Is there a relationship between TBI and dementia?
Traumatic brain injury (TBI) is a relatively common injury, with an estimated 1.7 to 3.8 million cases in the United States each year. 10% of these cases are related to sports and recreation. Most TBIs don’t impact the patient’s overall quality of life and typically resolve within a few weeks. However, it is possible to develop long-term issues from a TBI, such as migraines, impaired emotion regulation, and other cognitive impairments.
In recent years, there has been new research into the relationship between TBI and dementia developing later in life. Of course, as we get older, the risk of developing dementia increases. And considering the fact that lifespan is increasing, research into this connection is more relevant than ever.
Can a TBI cause dementia?
Genetics is one of the most prevalent risk factors for developing dementia at an older age. However, there are other risk factors to know about. New research shows a possible link between experiencing a TBI and developing frontotemporal dementia (FTD) as an older adult. The researchers also observed that patients who had experienced a TBI developed FTD earlier than other FTD patients.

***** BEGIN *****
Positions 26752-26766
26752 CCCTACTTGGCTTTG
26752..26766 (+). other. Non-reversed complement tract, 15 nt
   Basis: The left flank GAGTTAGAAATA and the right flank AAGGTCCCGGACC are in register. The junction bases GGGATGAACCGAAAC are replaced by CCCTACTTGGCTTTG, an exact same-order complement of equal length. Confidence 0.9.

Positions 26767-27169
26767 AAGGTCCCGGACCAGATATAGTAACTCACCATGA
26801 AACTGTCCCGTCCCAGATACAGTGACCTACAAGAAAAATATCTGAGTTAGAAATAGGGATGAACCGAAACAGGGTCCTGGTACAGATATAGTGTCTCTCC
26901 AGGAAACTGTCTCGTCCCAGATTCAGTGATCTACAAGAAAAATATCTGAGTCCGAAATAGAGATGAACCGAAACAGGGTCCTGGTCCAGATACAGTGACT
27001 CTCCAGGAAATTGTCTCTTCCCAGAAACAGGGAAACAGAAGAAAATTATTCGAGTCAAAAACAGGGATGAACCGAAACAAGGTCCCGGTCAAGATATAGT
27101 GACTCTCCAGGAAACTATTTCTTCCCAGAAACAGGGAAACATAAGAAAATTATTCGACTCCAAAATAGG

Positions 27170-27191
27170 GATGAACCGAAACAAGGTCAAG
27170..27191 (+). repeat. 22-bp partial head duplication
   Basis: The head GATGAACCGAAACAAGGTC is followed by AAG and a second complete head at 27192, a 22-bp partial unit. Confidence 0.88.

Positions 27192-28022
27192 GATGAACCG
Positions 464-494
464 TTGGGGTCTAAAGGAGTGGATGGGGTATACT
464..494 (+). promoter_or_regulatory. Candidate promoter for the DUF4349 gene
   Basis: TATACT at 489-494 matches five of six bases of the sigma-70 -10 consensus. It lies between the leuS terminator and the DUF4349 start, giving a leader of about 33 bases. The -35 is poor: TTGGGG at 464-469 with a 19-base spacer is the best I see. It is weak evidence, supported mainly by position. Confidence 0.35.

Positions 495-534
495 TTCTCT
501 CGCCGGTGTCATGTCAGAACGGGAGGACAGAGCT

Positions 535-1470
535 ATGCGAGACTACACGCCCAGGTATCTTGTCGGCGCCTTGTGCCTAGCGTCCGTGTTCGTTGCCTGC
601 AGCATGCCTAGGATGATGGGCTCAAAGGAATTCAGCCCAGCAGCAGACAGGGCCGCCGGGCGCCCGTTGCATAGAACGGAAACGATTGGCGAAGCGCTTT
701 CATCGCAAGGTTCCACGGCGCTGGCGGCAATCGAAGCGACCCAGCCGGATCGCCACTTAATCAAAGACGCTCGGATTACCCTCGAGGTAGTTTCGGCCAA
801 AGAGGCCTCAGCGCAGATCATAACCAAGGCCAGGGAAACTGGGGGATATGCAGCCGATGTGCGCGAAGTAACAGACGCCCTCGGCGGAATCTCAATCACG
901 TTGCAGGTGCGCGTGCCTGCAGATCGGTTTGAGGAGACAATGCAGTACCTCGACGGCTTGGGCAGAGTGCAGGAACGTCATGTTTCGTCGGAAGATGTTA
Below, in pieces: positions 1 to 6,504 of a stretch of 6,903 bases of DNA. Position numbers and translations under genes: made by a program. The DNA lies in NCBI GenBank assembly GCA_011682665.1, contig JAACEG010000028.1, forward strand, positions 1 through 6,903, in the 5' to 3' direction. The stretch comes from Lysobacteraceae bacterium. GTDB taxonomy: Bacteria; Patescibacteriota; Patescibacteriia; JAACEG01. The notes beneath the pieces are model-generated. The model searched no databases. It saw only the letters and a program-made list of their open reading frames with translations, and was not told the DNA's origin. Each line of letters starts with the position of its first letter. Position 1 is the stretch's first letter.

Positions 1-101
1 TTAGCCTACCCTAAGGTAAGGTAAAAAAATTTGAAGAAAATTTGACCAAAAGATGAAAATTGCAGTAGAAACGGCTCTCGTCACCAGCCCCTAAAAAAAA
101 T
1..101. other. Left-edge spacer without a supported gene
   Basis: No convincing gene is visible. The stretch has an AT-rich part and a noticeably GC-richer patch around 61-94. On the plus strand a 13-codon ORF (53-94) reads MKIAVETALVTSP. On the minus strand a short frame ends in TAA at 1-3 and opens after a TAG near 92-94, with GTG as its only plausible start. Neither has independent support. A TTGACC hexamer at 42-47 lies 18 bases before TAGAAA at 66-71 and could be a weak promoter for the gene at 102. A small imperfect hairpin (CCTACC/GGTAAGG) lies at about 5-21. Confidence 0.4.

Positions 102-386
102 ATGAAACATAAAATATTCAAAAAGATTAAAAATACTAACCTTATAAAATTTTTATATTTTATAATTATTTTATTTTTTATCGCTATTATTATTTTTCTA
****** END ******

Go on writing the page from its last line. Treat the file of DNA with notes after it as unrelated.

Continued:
Other studies have actually found that TBI could lead to other degenerative conditions such as Lewy Body or Parkinson’s Disease. A TBI seems to increase the likelihood of lesions developing near the impacted area of the brain later in life. However, this can develop differently in different individuals as they age. More research is needed to fully understand the connection between traumatic brain injuries and how they affect the brain in the long term.
TBI and dementia in sports
TBIs and their long-term effects have been a prominent topic within the world of sports for many years. In 1928, a pathologist named Dr. Harrison Martland coined the term “punch drunk” to describe the effects experienced by boxers who had endured multiple brain injuries. He noted the likely relationship between these injuries and the development of lesions in nearby areas of the brain later in life.
When it comes to sports, athletes should be aware of the potential long-term effects of a TBI. When you’re young, it may feel relatively easy to recover after an injury. However, brain injuries can sometimes have unexpected repercussions and cause impairments to cognitive health as the athlete gets older.
TBIs often occur in sports, but they can happen to anyone. As researchers work on new insights, everyone should take good care of their brains and be aware of the potential link between TBI and dementia.
Not all TBIs are the same. If you have experienced a TBI, it’s important to see a provider as soon as possible who can give the proper care and rehabilitation for your specific situation. If you suspect you have a TBI, seek medical assistance.